“Myth of the City” Asks Participants to Create Better Ones
As part of Artfest12 at the Santa Fe University of Art and Design, Gabrielle Guerin and Bruce Matthes are conducting a three-week workshop, Myth of the City. Gabrielle Guerin is Head Architect for Cargo of Dreams, a non-profit organization that partners with rural villages to provide orphanages, clinics, and schools. Author of three books on design and art, Bruce Matthes is the Program Chair of General Education at NewSchool of Architecture and Design where he teaches humanities courses including Literature, Myths & Symbols, and a new class, The Evolution of Surfing.
What does it mean to explore cities in terms of narrative and mythology?
B: It’s an attempt to uncover the experience of a person in a city who is participating in something other than mere commerce.
G: For example, today we went on a “flaneur” walk around downtown Santa Fe. We began in the plaza, in a circle, and each student went out in a different direction – a path of discovery so to speak. “The happy wandering/wondering.”
Myths by nature develop over time. They are often part of an oral tradition and they often have a moral underpinning. How does that translate into a learning experience for students?
B: In the same way that they are created over time, they must also be discovered over time. As we explore the history, literature, art, and culture of a place we begin to uncover its secrets- but the story seems to change with our experience of the artifacts that we examine. For example, each student had a unique story of their city, different from students from the same city, based on experience, lives, interests, etc.
G: This workshop is more about the individual student and less about the actual myths that make up cites. Each student is uncovering what has shaped their understanding, their rituals of life, and their personal beliefs. Our hope is that by starting the conversation – a 3-week conversation – students will become chief questioners, always curious of the “why”.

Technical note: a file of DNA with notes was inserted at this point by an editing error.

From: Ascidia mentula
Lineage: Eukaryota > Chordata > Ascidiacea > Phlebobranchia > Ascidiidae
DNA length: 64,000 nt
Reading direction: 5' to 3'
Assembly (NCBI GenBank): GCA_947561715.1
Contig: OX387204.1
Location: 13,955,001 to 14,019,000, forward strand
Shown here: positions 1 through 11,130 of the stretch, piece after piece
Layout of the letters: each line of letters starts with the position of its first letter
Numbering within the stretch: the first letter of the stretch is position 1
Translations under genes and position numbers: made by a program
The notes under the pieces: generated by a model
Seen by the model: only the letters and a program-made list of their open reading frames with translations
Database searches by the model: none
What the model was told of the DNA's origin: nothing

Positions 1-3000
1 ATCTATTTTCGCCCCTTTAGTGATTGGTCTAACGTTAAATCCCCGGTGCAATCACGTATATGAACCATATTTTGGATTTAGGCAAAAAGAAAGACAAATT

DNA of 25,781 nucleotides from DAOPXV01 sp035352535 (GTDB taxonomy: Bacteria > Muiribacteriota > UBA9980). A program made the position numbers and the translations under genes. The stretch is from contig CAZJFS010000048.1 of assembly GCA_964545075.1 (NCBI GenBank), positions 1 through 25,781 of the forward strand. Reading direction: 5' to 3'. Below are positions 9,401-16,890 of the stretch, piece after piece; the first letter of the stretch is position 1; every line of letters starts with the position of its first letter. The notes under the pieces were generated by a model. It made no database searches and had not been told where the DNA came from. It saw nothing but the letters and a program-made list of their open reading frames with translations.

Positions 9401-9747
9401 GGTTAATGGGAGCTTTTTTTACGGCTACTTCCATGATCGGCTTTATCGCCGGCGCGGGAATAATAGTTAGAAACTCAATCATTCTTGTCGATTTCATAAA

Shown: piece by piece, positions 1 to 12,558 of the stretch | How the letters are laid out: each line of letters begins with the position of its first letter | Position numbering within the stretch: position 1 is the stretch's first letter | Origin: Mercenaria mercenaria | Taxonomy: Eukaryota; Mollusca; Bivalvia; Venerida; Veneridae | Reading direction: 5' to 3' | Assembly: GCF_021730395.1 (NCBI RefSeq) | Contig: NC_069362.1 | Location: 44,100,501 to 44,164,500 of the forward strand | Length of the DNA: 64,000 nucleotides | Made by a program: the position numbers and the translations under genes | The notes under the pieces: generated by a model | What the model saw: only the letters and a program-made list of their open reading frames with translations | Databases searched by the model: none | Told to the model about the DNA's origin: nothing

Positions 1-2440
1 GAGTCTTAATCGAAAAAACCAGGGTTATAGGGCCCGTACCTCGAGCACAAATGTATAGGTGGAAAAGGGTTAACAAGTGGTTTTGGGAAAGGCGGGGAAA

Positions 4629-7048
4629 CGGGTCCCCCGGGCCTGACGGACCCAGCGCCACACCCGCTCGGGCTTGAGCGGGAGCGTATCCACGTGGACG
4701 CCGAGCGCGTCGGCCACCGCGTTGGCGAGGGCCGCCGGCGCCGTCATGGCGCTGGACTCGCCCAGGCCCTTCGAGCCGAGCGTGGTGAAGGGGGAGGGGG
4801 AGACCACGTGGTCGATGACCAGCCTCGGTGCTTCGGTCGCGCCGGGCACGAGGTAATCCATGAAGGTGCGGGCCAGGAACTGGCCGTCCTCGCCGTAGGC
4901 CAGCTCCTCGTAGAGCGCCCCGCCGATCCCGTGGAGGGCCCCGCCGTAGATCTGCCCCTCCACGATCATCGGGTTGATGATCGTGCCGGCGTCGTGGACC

You began by having the students imagine an apocalypse, draw what that might look like, and then have another student create a narrative from the drawing. The students create connection to each other from the beginning. Ultimately, they will create cities in teams. How does catastrophe lead to imagined cities?
B: The apocalypse scenario was designed to eliminate all of their known experience with place and use their primal instincts to begin to recover the basic necessities of life. The hope was that this exercise might eliminate some infrastructure or ways of living that may not be necessary or are no longer productive or beneficial to the needs of a community. They had to work together to form common goals and define their basic needs to feel that they could survive and that they wanted to continue beyond basic preservation.
G: This idea of “New Beginnings” is to strip the student of their preconceived idea of what a city is. When we ask the basic question, “what is most important in a city” they answer with concrete ideas of what they already know and understanding. How can we begin to teach something more poetic, beautiful, or dare I say utopic, if we remain in the mindset of what we already know? New beginning allows the student a fresh start. Will there be animals? Will there be sin? hierarchy? and beyond.
B: The New Beginnings scenario is mainly to put the students in the environment of understanding what happens to the psyche when something changes the landscape and life so quickly. Haiti comes to mind because I worked on a design charrette with students who wanted to help but they only understood how to make new buildings instead of internalizing the initial concern of the people, not just from a survivor standpoint but also from a psychological one. Then What architecture is needed to help heal – historic preservation or rebuilding? And, how can new architecture prevent another catastrophe?
Are they architecture students, urban planning students, or art students?
B: The workshop was designed to engage a variety of students in different disciplines; however, the 20 students who signed up are architecture students from Chile, Mexico, and Brazil, and they are very serious about how the workshop may help them think as architects. They also seem to have a desire or sense of social responsibility that connects to cities beyond the design of buildings.
Those countries, Brazil particularly, have done some very interesting work in improving slums and underserved communities. In a practical sense, how do you think this workshop and the ideas generated by myth and imagination can be applied to contemporary city planning?
G: One of our students commented that these exercises allow him to think outside of the tangible problems to “how it can be otherwise.” That’s the substance of this discussion. Yes, we know how it is has been, we have seen where the problems lie, but perhaps instead of continuing to investigate these ideas, we can come around from the back and say, “how should it be?”
By considering “what could be” without any constants, restriction, or promoting, we are empowering students to imagine an environment that is more harmonious with their ideals. This of course is often borne of discontent with current situations.
B: I think the expansion of the imagination the imaginable world is the first step to forming new possibilities in the real world.